This article in today's Guardian gives some food for thought about how we teach young people. Academics in France are running a "festival of errors", designed to encourage students to think for themselves and not to become too hung up on getting the "right" answer. One point made by Girolamo Ramunni, one of those involved in the enterprise, is that "Once they've accepted that getting things wrong is not the end of the world, yes, they may come up with some crazy ideas, but they will have some good ones too".
Perhaps this has some relevance to how grammar is taught in this country too. One approach might be to place more of an emphasis on encouraging problem solving approaches to language as these French academics are applying to science. Instead of a dry naming of parts, grammar learning can be about looking at possibilities, testing out hypotheses and defending those positions - argumentation, in other words - something that has often been lost in the mix as teachers have tried to address the needs of the National Curriculum.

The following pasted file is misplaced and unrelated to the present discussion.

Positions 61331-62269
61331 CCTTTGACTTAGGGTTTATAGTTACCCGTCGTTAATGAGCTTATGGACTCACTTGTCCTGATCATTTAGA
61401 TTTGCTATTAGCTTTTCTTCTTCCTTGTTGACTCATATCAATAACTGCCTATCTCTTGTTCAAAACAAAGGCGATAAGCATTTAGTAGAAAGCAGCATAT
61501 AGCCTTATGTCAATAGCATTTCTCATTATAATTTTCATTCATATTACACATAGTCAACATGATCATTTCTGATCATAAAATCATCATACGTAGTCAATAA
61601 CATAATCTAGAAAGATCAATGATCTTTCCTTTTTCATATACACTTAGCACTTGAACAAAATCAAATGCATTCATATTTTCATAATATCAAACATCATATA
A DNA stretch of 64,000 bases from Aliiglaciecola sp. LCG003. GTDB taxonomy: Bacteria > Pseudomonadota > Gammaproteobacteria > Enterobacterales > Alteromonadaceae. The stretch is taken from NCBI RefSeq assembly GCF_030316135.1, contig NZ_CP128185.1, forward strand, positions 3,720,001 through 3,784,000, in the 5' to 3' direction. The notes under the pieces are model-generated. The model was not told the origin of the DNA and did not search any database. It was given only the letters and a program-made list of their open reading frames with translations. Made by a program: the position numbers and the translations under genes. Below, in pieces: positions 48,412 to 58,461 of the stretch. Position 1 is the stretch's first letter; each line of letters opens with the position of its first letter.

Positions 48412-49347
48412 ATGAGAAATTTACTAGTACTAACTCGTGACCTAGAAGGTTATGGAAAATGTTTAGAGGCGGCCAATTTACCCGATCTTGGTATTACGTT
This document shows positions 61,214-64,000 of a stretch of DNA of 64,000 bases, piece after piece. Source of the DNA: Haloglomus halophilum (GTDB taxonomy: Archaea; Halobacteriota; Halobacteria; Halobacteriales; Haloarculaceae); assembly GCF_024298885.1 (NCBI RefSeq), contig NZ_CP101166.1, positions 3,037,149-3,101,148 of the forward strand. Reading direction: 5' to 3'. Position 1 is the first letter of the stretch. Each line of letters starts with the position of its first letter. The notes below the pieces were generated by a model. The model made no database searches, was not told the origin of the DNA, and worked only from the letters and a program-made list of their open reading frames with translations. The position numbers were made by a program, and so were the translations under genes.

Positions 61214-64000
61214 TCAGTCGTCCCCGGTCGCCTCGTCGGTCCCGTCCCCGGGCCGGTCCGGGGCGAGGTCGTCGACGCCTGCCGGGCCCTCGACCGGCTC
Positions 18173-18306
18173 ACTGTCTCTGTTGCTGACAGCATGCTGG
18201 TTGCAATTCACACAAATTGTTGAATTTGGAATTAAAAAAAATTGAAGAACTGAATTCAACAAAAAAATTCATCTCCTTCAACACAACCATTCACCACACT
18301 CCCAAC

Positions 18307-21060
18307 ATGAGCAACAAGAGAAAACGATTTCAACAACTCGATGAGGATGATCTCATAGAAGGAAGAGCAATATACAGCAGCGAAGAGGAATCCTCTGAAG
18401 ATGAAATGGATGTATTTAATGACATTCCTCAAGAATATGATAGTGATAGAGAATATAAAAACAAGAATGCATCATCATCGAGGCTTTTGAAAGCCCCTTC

Just to finish, in their book on teaching English using corpora, From Corpus to Classroom, O'Keefe, McCarthy and Carter talk about the difficulties inherent in helping learners move "from awareness of structures as right or wrong, to choices from along a gradient of possibilities, to an assessment of what is probable in one context rather than another". What we are setting out to do - and this article about French attempts to do something similar in a scientific context back the point up - is not only to give teachers and students confidence about their knowledge, but also to show them that living with uncertainty is part of living with our language.